19. Diong, S. M., Bishop, G. D., Enkelmann, H. Chong, Tong, E. M. W., Why, Y. P., Ang, J. C. H., et al. (2005). Anger, stress, coping, social support and health: Modeling the relationships. Psychology & Health, 20(4), 467–495.CrossRefGoogle Scholar
  20. Ellison, C. G. (1991). Religious involvement and subjective well-being. Journal of Health and Social Behavior, 32(1), 80–99.CrossRefPubMedGoogle Scholar
  21. Feldman, P. J., & Steptoe, A. (2003). Psychosocial and socioeconomic factors associated with glycated hemoglobin in nondiabetic middle-aged men and women. Health Psychology, 22(4), 398–405.CrossRefPubMedGoogle Scholar
  22. Fishter, J. H. (1981). Religion and pain. New York: Crossroads.Google Scholar
  23. Folkman, S., & Moskowitz, J. T. (2000). Positive affect and the other side of coping. American Psychologist, 55(6), 647–654.CrossRefPubMedGoogle Scholar
  24. Forouhari, S., Ghaemi, S. Z., Tobesaz, P., & Sharif, F. (2014). Relation between religious beliefs and mental health among students of Hazrat-e-Fatemeh Nursing and Midwifery College Shiraz-Iran. International Journal of Management and Humanity Sciences, 3(2), 1459–1462.Google Scholar
  25. Francis, L. J., Jones, S. H., & Wilcox, C. (2000). Religiosity and happiness: During adolescence, young adulthood and later life. Journal of Psychology and Christianity, 19, 245–257.Google Scholar
  26. Fredrickson, B. L. (2001). The role of positive emotions in positive psychology: The broaden-and-build theory of positive emotions. American Psychologist, 56(3), 218–226.CrossRefPubMedPubMedCentralGoogle Scholar
  27. French, S., & Joseph, S. (1999). Religiosity and its association with happiness, purpose in life, and selfactualisation. Mental Health, Religion & Culture, 2(2), 117–120.CrossRefGoogle Scholar
  28. García-Alandete, J., & Bernabé Valero, G. (2013). Religious orientation and psychological well-being among Spanish undergraduates. Acción psicológica, 10(1), 133–148.CrossRefGoogle Scholar
  29. Ghobary Bonab, B., Miner, M., & Proctor, M. (2013). Attachment to God in Islamic spirituality. Journal of Muslim Mental Health, 7(2), 77–104.CrossRefGoogle Scholar
  30. Głaz, S. (2015). The importance of terminal values and religious experience of God’s presence and God’s absence in the lives of university students with various levels of empathy. Journal of Religion and Health, 54(3), 1052–1067.CrossRefPubMedGoogle Scholar
  31. Golshekoh, F. (2015). The relationship between religious attitudes, anxiety, and self-concept in students. Journal of Scientific Research and Development, 2(3), 59–64.Google Scholar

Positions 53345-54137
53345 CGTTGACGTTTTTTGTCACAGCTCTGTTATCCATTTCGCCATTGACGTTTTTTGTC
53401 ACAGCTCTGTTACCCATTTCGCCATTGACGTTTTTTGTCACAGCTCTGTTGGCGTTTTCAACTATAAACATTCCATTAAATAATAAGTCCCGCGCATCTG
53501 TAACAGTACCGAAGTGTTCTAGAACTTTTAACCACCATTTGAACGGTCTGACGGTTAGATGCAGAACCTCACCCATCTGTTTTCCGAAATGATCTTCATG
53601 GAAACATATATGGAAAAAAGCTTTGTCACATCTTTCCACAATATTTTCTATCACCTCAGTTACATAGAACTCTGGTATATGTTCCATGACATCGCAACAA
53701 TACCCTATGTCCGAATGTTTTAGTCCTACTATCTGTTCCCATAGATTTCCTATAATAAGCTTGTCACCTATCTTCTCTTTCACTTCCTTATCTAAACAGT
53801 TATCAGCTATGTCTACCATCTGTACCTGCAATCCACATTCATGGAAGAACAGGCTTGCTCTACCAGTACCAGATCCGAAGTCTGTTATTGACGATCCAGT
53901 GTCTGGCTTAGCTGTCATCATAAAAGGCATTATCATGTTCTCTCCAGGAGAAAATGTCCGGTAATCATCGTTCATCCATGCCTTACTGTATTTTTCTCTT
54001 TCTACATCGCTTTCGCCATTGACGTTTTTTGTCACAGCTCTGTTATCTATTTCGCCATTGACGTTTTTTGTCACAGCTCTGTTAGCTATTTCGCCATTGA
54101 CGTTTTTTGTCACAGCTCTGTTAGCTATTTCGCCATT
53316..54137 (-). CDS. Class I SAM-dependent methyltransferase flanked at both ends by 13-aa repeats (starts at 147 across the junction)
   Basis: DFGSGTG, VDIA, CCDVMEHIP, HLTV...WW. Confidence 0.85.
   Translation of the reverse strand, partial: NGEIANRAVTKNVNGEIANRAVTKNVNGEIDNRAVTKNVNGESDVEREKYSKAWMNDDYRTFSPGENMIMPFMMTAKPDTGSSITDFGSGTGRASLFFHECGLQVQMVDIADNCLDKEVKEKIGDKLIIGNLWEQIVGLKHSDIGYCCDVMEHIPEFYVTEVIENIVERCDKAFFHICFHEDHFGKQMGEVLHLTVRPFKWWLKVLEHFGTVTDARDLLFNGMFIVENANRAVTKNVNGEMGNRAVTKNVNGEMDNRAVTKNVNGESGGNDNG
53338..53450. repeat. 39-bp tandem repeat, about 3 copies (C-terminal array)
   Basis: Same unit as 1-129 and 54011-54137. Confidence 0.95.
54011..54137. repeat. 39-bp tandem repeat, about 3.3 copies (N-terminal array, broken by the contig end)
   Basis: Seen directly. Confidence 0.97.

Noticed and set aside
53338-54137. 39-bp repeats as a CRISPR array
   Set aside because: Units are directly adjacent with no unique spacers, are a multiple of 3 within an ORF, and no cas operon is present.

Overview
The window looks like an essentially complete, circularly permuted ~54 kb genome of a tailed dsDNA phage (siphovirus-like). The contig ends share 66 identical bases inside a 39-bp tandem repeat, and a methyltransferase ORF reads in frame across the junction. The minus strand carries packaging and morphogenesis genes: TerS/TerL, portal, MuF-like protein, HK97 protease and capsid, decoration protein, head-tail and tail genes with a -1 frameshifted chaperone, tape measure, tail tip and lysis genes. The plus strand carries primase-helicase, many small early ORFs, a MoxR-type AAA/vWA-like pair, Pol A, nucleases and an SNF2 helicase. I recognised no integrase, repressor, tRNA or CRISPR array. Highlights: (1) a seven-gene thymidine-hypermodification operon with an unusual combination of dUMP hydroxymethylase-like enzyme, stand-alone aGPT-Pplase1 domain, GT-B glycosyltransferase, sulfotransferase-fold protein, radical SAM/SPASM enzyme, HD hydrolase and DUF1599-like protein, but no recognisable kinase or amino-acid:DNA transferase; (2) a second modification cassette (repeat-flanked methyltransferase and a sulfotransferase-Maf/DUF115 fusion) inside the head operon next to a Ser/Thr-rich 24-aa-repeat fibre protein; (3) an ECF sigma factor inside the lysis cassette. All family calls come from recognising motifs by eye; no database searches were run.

32. Gustems-Carnicer, J., & Calderón, C. (2013). Coping strategies and psychological well-being among teacher education students. European Journal of Psychology of Education, 28(4), 1127–1140.CrossRefGoogle Scholar
  33. Hadyanfard, H. (2005). Subjective feelings of well-being and religious activity in a group of Muslims. Iranian Journal of Psychiatry and Clinical Psychology, 11(2), 224–232.Google Scholar
  34. Hahn, S. E. (2006). The effects of locus of control on daily exposure. Coping and reactivity to work interpersonal stressors: A diary study. Journal of Personality and Individual Differences, 29(4), 729–748.CrossRefGoogle Scholar
  35. Hassanvand Amouzadeh, M. (2016). A study of relationship between religious attitude and quality of life among welfare organization clients. Journal of Health, 6(5), 488–497. Retrieved From
  36. Hefti, R. (2011). Integrating religion and spirituality into mental health care, psychiatry and psychotherapy. Religions, 2(4), 611–627.CrossRefGoogle Scholar
  37. Hicks, J. A., & King, L. A. (2008). Religious commitment and positive mood as information about meaning in life. Journal of Research in Personality, 42(1), 43–57.CrossRefGoogle Scholar
  38. Hicks, J. A., & King, L. A. (2009). Meaning in life as a subjective judgment and a lived experience. Social and Personality Psychology Compass, 3(4), 638–653. Retrieved from
  39. Holder, M. D., Coleman, B., & Wallace, J. M. (2010). Spirituality, religiousness and happiness in children aged 8–12 years. Journal of Happiness Studies, 11(2), 131–150.CrossRefGoogle Scholar
  40. Inglehart, R. (1990). Culture shift in advanced industrial society. Princeton: Princeton University Press.Google Scholar
  41. Isen, A. M. (1999). Positive affect. In T. Dalglesh & M. J. Parveen (Eds.), Handbook of cognition and emotion (pp. 521–539). Chichester: Wiley.Google Scholar
  42. Ismail, A. G., & Haron, N. (2014). Happiness in economics as understood across Ism and religion. Sage Open, 4(4), 1–14.CrossRefGoogle Scholar
  43. Jenaabadi, H., & Mohammadi Esfahrood, M. (2014). The Relationship between happiness and defensive methods among primary school teachers in Birjand. International Journal of Business, Humanities and Technology, 4(4), 112–115.Google Scholar
  44. Jones, J. W. (1993). Living on the boundary between psychology and religion. Religion Newsletter, 18(4), 1–7.Google Scholar
  45. Joshanloo, M., & Weijers, D. (2013). Religiosity’s quadratic moderation effect on the relationship between gender inequality and subjective well-being around the world. Retrieved from
  46. Kate, L. J., Rebecca, M., & Joseph, H. (2010). Anxiety, depression and students, religiosity. Mental Health, Religion & Culture, 13(3), 267–271.CrossRefGoogle Scholar
  47. Kawa, M. H., Khan, M. L., Khan, M. O., & Baby, S. (2015). A study of religious orientation and life satisfaction among university students. International of Modern Social Sciences, 4(2), 118–129.Google Scholar